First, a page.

REVIEW: The Habit of Art
One of the best plays you will see in Cambridge this year
Alan Bennett’s The Habit of Art is a hard play to stage. The balance between comedy and sincerity, actors playing actors, and the controversial topics discussed could doom any uncommitted production. Luckily this production rose to the challenge and more, providing a brilliantly executed evening of entertainment.
This play’s central concept is of it being a play-within-a-play. A group of actors are rehearsing scenes from a fictional play about the relationship between W.H Auden and Benjamin Britten. The contrast between the modernity of the rehearsal space and the set dressing for the internal play was successful in driving the humour forward in this very funny play. This could quickly become a gimmick, but director Isaac Jordan has triumphed in this production. The staging and the cast work together with the natural engagement of the actors with the set maintaining fluid and organic performances that left the audience constantly engaged.
Special commendation goes to John Tothill, playing Fitz and Auden. He struck the perfect balance between creating a character simultaneously sympathetic and unsympathetic, likeable and unlikable. His comedic timing was exceptional, and dominated the stage even amongst a very strong cast. In their roles as Kay and Assistant Stage Manager respectively, Isobel Laidler and Louisa Keight were a perfect duo. Laidler’s exasperated dedication hilariously played off against Keight’s enthusiastic incompetency. Their performance as talking furniture (which can only be properly understood by seeing it) had the audience in loud laughter for the whole scene. The overall cast were consistently strong, clearly very talented actors. Everyone resisted falling into stereotype, successfully created a believable array of characters, and they had no difficultly switching from their roles as “actors” to “characters”.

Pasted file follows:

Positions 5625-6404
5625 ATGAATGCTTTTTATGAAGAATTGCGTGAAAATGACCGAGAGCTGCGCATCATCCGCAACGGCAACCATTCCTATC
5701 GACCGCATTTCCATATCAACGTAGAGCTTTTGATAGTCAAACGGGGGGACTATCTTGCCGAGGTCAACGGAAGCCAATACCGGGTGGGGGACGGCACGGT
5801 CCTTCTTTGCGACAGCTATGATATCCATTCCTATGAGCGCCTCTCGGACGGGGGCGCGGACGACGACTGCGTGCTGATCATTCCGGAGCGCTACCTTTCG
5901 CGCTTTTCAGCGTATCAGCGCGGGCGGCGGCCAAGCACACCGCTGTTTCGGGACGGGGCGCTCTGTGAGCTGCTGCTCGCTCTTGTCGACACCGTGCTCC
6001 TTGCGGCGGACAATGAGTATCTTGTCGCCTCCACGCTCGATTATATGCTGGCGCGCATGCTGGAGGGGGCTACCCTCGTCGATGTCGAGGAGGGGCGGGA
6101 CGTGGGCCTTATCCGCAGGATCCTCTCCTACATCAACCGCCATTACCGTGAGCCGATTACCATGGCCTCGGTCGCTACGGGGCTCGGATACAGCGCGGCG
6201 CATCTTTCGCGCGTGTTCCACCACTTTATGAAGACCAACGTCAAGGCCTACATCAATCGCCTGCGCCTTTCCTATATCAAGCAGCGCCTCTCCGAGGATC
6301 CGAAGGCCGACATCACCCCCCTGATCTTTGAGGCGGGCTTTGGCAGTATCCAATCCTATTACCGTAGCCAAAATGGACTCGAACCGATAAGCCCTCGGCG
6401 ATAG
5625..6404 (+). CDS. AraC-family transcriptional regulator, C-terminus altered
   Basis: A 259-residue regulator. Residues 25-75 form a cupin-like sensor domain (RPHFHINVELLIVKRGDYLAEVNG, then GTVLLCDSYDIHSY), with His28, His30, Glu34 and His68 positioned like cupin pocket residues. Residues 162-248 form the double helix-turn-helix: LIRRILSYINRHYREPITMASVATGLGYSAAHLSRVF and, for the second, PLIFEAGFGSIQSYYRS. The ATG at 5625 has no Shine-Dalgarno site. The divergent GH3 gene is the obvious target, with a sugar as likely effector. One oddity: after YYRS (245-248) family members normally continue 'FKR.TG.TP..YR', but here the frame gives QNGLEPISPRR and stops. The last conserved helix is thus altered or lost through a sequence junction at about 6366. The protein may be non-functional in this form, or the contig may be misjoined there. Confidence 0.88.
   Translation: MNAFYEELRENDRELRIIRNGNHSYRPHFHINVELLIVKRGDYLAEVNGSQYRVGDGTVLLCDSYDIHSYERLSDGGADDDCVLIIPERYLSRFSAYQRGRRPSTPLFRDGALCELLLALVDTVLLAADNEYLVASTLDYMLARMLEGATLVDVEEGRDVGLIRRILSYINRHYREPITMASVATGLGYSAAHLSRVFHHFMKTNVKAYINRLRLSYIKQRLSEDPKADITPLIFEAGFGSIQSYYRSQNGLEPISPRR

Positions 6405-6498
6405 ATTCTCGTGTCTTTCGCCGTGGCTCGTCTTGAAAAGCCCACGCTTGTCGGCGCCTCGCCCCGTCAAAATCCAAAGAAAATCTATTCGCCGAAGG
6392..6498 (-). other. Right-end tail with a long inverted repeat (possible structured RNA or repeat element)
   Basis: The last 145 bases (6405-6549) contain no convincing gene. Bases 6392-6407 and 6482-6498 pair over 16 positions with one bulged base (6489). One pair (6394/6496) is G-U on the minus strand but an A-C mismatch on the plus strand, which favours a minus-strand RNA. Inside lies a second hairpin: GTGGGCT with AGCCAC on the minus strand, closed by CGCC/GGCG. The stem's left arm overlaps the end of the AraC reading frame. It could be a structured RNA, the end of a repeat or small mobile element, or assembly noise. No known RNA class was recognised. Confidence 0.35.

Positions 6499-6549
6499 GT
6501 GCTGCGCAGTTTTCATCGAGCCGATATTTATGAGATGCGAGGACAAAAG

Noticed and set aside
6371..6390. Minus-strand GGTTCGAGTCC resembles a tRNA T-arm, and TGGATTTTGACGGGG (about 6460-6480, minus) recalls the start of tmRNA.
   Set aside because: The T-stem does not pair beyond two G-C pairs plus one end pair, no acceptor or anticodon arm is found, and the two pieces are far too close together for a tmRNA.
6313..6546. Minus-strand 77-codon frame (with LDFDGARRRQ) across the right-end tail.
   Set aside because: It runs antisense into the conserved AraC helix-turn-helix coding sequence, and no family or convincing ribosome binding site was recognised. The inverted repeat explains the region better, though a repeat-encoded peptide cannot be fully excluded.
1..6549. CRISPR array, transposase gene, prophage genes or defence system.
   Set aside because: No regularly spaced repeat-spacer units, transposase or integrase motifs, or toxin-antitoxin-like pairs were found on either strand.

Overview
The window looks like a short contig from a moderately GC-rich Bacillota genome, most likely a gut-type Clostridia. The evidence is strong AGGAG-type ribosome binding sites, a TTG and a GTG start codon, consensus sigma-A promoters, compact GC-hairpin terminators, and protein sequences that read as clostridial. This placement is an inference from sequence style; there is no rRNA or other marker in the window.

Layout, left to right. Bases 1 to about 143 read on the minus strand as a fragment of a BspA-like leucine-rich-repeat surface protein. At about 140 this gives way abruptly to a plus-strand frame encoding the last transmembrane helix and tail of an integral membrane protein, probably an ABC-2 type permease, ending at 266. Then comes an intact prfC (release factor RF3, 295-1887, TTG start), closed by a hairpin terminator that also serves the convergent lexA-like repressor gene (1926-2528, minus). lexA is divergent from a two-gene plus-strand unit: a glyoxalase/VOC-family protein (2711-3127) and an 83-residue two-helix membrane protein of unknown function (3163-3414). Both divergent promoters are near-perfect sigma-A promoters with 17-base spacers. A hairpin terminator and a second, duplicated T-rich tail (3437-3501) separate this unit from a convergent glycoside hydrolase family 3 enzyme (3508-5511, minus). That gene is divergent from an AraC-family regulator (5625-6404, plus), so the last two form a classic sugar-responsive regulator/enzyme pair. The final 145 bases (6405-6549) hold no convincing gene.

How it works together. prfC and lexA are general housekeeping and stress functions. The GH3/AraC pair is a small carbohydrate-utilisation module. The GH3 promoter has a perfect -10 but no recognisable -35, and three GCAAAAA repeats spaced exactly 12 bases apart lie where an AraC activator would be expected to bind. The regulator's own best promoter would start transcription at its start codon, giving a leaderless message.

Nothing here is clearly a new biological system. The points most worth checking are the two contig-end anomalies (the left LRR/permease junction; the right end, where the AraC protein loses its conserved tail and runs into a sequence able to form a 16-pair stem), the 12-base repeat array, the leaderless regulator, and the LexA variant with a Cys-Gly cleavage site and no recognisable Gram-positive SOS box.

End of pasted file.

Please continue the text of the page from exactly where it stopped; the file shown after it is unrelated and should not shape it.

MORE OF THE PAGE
This play is almost worth seeing solely for the set. From Auden’s cavernous sitting room to the coffee and Sainsbury’s biscuit laden production table, the intricacy of props and production played a major role in enabling the naturalism of this very stylistic production to be centre stage. Lighting and sound equally were perfect and emphasised the emotion in this play, adding dimension to a production that ran the risk of being a one-dimensional comedy. The inventiveness and attention to detail of the technical team is worthy of massive credit.
The only negative would be that the first half went on for slightly too long, but the second half picked up in action enough to compensate fully and as the cast were fantastic to watch throughout both halves it really is a minor criticism. No doubt as the run continues the pacing will become swifter.
The Habit of Art is an incredibly polished and beautifully acted production, and undoubtedly one of the best plays you will see in Cambridge this year.